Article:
Maryland Section 8: Understanding Housing Assistance Options
- This article answers common questions about the Section 8 housing voucher program in Maryland, including eligibility requirements and steps to get a voucher.
The goal of the Housing Choice Voucher Program, also known as Section 8, is to help economically disadvantaged families pay for "decent, safe, and sanitary housing". This program identifies individuals and families living in poverty and helps them afford adequate housing.
The Section 8 program is funded by the federal Department of Housing and Urban Development but is administered by state or local entities called Public Housing Agencies (PHAs), also known as Housing Authorities. Each state has multiple Housing Authorities spread across its counties and cities, and each Housing Authority executes its Section 8 program in a slightly different way. Families wishing to receive housing vouchers must learn the requirements and process of their particular state/city Authority.
How Do I Find My Local Section 8 Housing Authority in Maryland?
Families seeking housing assistance must file paperwork with their local Housing Authority. Maryland has 34 Housing Authorities spread across its counties and cities. The HUD and the Maryland Department of Housing and Community Development websites provide contact information for these Housing Authorities.
What Are the Section 8 Eligibility Requirements in Maryland?
To qualify for Section 8 housing, you need to be economically disadvantaged. In general, families need to have an annual income that is 50% below the average income of the local area. For Maryland, the income limit is approximately $20,000 per year.
Other Section 8 requirements include:
- All adults in the house must be US citizens
- All adults in the house must pass a criminal background check (e.g. no drug or sex offenses)
- You must be able to prove your income
- You must pass a character reference check from a previous landlord
What Kind of Section 8 Houses in Maryland Can I Choose?
Section 8 housing participants may choose any rental housing in Maryland, as long as the housing meets the following basic criteria:
- The landlord agrees to do the Section 8 paperwork and meet its requirements
- The rent is fairly priced for the area (the Maryland average is around $1,500 per month)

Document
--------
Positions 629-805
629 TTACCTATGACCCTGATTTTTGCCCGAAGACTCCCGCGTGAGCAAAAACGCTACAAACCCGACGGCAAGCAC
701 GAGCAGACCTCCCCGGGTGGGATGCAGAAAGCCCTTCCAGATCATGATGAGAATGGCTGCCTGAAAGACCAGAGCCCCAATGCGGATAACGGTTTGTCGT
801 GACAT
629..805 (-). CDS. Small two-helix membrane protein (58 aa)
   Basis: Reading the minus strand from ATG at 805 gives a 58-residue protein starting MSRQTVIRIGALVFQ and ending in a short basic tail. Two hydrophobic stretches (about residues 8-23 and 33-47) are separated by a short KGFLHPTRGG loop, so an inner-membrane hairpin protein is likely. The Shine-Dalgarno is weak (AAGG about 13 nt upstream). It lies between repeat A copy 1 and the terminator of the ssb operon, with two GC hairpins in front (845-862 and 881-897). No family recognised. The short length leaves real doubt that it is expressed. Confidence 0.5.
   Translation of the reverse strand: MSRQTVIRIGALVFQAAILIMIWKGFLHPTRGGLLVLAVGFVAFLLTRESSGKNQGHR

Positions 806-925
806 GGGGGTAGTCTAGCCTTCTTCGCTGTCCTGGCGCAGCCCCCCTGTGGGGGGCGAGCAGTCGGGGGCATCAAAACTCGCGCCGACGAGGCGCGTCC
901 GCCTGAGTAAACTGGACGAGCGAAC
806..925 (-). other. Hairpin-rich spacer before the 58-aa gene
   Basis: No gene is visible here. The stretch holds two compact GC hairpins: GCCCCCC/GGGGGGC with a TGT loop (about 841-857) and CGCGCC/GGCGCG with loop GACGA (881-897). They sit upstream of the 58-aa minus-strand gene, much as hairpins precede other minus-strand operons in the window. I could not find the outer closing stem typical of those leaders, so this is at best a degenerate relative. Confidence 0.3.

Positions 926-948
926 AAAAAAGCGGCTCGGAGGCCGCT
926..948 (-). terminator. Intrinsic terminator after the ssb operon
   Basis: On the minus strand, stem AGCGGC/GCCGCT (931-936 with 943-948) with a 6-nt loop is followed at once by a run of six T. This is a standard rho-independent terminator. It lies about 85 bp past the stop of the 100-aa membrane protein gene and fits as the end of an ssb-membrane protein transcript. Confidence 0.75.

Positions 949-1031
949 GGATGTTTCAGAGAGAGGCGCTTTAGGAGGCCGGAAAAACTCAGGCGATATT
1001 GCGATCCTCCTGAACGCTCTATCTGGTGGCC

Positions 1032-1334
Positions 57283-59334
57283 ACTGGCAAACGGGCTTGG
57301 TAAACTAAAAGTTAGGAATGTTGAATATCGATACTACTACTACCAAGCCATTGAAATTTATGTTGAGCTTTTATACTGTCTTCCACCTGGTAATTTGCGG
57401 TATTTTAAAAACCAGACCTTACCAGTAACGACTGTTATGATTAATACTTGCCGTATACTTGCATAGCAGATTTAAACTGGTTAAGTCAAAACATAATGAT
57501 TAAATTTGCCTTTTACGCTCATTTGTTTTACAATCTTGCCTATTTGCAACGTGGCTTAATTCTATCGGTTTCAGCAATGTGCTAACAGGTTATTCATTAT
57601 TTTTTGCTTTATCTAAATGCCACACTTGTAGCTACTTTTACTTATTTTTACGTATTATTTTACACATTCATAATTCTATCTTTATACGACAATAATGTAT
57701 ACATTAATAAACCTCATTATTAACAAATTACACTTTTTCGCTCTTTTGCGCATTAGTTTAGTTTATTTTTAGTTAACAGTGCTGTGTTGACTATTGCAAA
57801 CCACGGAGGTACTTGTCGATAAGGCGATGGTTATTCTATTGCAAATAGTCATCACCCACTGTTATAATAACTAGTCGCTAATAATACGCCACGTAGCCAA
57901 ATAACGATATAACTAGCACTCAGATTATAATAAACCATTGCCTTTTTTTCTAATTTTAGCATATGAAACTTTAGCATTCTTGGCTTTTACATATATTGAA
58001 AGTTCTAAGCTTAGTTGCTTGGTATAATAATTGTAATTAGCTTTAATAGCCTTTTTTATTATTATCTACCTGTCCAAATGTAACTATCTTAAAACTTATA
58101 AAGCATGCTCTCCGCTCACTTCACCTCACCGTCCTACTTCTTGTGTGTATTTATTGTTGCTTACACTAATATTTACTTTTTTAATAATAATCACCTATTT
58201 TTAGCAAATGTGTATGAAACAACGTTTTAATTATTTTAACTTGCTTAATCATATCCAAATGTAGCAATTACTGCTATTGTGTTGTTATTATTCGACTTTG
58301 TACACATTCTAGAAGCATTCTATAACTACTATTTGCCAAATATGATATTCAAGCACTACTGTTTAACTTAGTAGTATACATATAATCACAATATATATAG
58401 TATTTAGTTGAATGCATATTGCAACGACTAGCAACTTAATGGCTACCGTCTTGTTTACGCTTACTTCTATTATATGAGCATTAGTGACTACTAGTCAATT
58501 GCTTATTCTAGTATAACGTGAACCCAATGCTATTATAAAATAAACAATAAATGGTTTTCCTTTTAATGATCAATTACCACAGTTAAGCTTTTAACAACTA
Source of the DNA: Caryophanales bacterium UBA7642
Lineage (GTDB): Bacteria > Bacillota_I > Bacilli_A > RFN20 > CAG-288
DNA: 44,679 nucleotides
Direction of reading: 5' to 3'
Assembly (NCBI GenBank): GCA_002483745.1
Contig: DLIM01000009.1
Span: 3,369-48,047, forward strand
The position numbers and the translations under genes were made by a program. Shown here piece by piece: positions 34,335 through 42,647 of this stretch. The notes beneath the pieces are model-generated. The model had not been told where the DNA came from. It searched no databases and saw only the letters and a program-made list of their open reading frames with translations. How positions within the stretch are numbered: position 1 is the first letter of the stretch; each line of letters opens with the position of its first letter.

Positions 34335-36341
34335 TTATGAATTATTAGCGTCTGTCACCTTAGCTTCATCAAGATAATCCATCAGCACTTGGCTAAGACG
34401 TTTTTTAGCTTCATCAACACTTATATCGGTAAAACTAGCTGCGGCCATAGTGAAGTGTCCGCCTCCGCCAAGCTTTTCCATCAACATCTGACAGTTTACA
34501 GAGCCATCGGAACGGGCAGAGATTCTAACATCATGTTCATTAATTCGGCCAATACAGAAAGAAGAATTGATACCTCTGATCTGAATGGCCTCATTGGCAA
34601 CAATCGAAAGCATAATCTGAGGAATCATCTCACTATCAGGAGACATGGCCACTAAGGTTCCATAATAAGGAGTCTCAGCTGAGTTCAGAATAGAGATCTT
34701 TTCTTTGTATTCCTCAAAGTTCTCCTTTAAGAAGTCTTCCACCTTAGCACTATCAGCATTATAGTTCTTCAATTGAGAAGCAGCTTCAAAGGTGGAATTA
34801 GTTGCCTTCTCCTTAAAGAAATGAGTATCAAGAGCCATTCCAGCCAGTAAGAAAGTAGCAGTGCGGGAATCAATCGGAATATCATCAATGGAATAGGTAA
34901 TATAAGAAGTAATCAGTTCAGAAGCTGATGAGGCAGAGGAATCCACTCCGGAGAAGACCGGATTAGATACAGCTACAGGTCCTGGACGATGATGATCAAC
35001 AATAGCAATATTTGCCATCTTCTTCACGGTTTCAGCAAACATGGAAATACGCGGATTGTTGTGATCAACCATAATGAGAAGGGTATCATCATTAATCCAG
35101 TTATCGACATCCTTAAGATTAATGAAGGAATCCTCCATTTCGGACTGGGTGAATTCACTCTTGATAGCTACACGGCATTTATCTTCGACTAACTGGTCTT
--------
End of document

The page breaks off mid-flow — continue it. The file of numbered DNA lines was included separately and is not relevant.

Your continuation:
- The housing meets some basic quality standards (i.e. cannot be a dilapidated house)
How Much Will Section 8 in Maryland Pay?
Section 8 participants may be required to contribute up to 40% of their monthly income toward the rent. The Section 8 vouchers will pay the rest of the rent.
For example, say rent is $1,500 per month. If a family makes $2,000 in income per month, they will be expected to contribute around $800 to rent. The voucher will then pay the remaining $700.
Participants may be able to rent a house that has a higher-than-average rent, but the voucher will never exceed the fair market rent (around $1,500 in Maryland), and the family must cover any rental costs not covered by the voucher.
How Do I Find a Section 8 House in Maryland?
To help you locate housing that is already Section 8 certified, Maryland has developed a website database that you can search. The local Housing Authority may have additional lists of qualified properties.
Does Section 8 in Maryland Have a Waiting List?
The demand for housing vouchers greatly exceeds the supply of federal funds, so nearly all areas have a waiting list. The duration of the wait can extend to months or even years.
What Are the Steps to Receive Section 8 Housing in Maryland?
In general, Section 8 applicants in Maryland can expect the following process:
- Locate and contact your local Housing Authority to learn the specific requirements and process for your local area.
- Complete the paperwork to be added to the waiting list.
- Wait for your name to get to the top of the waiting list, and the Housing Authority will contact you to start the voucher process.
- Complete an application and await final approval.
- Find a house and landlord that qualifies for Section 8.
- The Housing Authority will inspect the property to ensure it meets minimum quality standards.
- Sign the lease.
- Move in!
- Participate in an annual certification to ensure you still qualify for assistance. This annual certification also typically checks to ensure the housing still qualifies.